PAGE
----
In Marblehead, St. Michael’s Church will celebrate its 300th anniversary. This is the oldest Episcopal Church in New England still conducting services in its original building, erected in 1714. Its first minister, supplied by the Society for the Propagation of the Gospel in Foreign Parts, arrived from Britain the next year, and the building grew with a new roof in 1728.
In that century Marblehead was the second-largest town in Massachusetts, with its own port. The townspeople were more focused on fishing and trading than the farmers of rural towns, and more open to immigrants and Anglicans. Still, the Rev. George Pigot’s sermon defending the celebration of Christmas in 1728 prompted a pamphlet war.
The reredos or altarpiece inside the church is thought to date to 1714. Other eighteenth-century artifacts include the twelve-branched chandelier, donated in 1732 by a Customs official in Bristol, and a 1745 silver flagon.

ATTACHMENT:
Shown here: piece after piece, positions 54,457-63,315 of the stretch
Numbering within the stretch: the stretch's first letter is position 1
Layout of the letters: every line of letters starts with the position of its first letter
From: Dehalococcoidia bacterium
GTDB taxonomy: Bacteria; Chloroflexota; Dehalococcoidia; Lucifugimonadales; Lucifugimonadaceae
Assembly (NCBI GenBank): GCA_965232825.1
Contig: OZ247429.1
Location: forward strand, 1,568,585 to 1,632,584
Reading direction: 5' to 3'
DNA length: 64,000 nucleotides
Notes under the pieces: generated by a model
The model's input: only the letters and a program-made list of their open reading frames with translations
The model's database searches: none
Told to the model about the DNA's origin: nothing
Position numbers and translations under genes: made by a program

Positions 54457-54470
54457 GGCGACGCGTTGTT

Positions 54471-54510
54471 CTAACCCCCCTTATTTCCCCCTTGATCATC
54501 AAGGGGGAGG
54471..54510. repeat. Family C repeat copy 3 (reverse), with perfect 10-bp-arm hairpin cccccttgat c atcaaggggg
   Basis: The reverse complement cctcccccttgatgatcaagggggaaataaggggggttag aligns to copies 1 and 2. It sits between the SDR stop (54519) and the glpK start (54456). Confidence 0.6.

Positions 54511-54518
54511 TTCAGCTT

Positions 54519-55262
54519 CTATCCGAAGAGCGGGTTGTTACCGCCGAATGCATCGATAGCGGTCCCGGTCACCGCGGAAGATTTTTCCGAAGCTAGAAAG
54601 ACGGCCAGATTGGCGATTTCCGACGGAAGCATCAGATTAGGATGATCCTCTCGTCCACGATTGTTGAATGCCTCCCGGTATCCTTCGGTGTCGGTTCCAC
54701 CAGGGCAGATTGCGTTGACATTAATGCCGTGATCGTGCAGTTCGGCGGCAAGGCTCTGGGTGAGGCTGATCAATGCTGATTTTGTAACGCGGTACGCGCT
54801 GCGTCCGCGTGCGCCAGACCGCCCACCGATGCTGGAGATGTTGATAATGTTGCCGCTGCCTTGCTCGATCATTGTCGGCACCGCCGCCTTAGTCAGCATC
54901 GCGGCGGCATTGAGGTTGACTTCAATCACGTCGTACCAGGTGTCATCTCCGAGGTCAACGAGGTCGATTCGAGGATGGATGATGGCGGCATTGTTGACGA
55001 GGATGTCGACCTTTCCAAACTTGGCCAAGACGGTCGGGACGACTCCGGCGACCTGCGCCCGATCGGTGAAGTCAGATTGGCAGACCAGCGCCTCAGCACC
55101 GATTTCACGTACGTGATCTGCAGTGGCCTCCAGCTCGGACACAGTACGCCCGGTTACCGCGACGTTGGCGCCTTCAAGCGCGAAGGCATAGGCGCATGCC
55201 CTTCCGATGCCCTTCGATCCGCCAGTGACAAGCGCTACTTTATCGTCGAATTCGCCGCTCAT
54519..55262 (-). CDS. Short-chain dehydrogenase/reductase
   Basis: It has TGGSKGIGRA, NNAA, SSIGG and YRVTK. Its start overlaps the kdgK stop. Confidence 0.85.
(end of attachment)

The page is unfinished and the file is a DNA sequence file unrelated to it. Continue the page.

According to the church’s website, “St. Michael’s first bell was hung in 1718. When news of the Declaration of Independence broke out in 1776, it was rung so hard by fervent patriots that it cracked.” (Those Patriots, who were probably not part of the congregation, also pulled down the royal coat of arms.) The bell in the tower today was cast by the Paul Revere & Sons Foundry in 1818.
In the coming year, historians of early America and architecture will present a series of public lectures about the church’s history. Musicians will perform concerts on its organ. On 7 June there will be a scholarly symposium produced with the Peabody Essex Museum in Salem. The 28 September anniversary worship service will include the Bishop of London, whose predecessors oversaw St. Michael’s Church up until the Revolution.